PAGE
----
When Chuck conceived his son Daniel Norris, he was working on set in Asia with Mrs. Norris still living in the US! Wait, did that make any sense… I’ll leave the Chuck Norris jokes to the frat boy posters…
Traded to the Tigers along with another nice upside pitcher Matt Boyd, Detroit got some pretty good arms for a rental and they wasted no time throwing Norris right into the rotation. And that’s with 12 walks over his last 21 AAA innings! But throw caution to the wind, don’t look both ways before crossing, run with the scissors and see what ya got, amiright?!
I had Norris all the way to 61 right before the season, getting a little too rookie nookie and slack-jawed at his Minor League stats. He wasn’t awful through 5 appearances with the Blue Jays pitching his way to a 3.86 ERA, but he was a little too wild and his pitch counts got out of hand. So with the move to a better ballpark and to a team ready to unleash him right away, I decided to break down his debut with the Tigers to see how he looked:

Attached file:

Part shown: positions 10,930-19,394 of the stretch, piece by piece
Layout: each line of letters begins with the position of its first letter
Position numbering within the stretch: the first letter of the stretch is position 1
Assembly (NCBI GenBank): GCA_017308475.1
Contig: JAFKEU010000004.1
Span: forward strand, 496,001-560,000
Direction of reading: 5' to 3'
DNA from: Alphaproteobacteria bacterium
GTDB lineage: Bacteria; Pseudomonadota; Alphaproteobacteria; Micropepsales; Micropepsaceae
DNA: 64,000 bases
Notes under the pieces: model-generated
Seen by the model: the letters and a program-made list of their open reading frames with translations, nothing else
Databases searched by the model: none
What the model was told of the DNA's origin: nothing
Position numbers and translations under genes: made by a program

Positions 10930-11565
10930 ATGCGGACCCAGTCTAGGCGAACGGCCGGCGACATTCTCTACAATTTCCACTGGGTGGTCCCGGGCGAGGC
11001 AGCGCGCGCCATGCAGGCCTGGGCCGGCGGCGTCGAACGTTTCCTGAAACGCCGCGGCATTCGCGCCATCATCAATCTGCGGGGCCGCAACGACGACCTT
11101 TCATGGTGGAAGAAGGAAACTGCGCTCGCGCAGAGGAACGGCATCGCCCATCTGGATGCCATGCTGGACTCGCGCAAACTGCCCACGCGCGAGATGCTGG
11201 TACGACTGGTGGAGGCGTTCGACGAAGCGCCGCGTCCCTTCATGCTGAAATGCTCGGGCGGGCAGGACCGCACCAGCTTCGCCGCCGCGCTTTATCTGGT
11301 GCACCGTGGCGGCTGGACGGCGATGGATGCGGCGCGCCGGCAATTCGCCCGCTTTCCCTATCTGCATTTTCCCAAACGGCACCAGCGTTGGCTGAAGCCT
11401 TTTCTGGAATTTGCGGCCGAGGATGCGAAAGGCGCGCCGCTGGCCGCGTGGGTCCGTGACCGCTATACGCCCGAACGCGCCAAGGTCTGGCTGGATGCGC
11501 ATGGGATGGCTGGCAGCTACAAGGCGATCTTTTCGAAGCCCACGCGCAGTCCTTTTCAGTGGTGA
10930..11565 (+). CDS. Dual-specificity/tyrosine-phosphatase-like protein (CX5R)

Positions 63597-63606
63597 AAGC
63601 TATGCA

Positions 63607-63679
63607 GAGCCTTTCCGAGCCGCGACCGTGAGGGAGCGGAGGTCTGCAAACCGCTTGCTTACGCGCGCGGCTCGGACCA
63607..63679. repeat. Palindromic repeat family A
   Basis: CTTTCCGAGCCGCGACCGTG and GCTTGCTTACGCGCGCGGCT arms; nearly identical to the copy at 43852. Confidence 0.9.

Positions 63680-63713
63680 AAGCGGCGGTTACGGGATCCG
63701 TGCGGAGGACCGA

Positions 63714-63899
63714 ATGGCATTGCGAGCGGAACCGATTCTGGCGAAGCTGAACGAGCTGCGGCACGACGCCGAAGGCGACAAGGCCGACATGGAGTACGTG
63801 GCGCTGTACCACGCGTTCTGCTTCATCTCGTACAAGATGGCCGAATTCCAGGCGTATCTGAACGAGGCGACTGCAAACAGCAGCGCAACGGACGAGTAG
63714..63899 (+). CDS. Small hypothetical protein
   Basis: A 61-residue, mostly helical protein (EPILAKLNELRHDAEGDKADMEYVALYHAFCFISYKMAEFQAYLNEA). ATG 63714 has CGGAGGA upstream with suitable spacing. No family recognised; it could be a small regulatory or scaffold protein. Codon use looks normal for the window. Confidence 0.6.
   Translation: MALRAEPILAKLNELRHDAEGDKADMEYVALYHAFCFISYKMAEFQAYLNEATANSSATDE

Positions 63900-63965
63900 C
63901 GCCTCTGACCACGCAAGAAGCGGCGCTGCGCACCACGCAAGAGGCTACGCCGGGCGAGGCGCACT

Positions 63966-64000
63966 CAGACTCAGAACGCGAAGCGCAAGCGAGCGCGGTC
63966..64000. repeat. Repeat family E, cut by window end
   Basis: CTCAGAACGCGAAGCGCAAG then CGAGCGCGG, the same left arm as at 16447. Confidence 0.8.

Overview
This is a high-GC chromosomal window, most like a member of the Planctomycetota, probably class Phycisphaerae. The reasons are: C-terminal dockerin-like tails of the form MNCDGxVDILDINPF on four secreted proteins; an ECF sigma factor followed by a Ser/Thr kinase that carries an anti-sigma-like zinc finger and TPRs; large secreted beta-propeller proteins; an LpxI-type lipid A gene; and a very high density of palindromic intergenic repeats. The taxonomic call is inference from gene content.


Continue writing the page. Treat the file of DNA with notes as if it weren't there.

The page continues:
First Inning: Norris’s first pitch is 90 MPH fastball taken by Manny Machado that hits the edge as he semi-bluffs bunt to get up 0-1. Another fastball out there gets the call 0-2 then a high heater at 92 gets Machado swinging for a 3-pitch, all fastball K to start the day. Wow. Newly acquired Gerardo Parra takes 91 just outside, 91 again is outside, 88 MPH I think little cutter on the inside edge gets Parra to swing through it 2-1, fastball is fouled off, Norris’s first off-speed is a hanging curveball way high, then 90 MPH gets Parra to swing through it for back-to-back Ks. Neither looked absolutely overpowering though, just well-placed 2-strike heaters. Then the first pitch to Adam Jones is a 92 MPH fastball on the outer edge, he rolls it over to third and it’s a pretty quick inning. Nice start!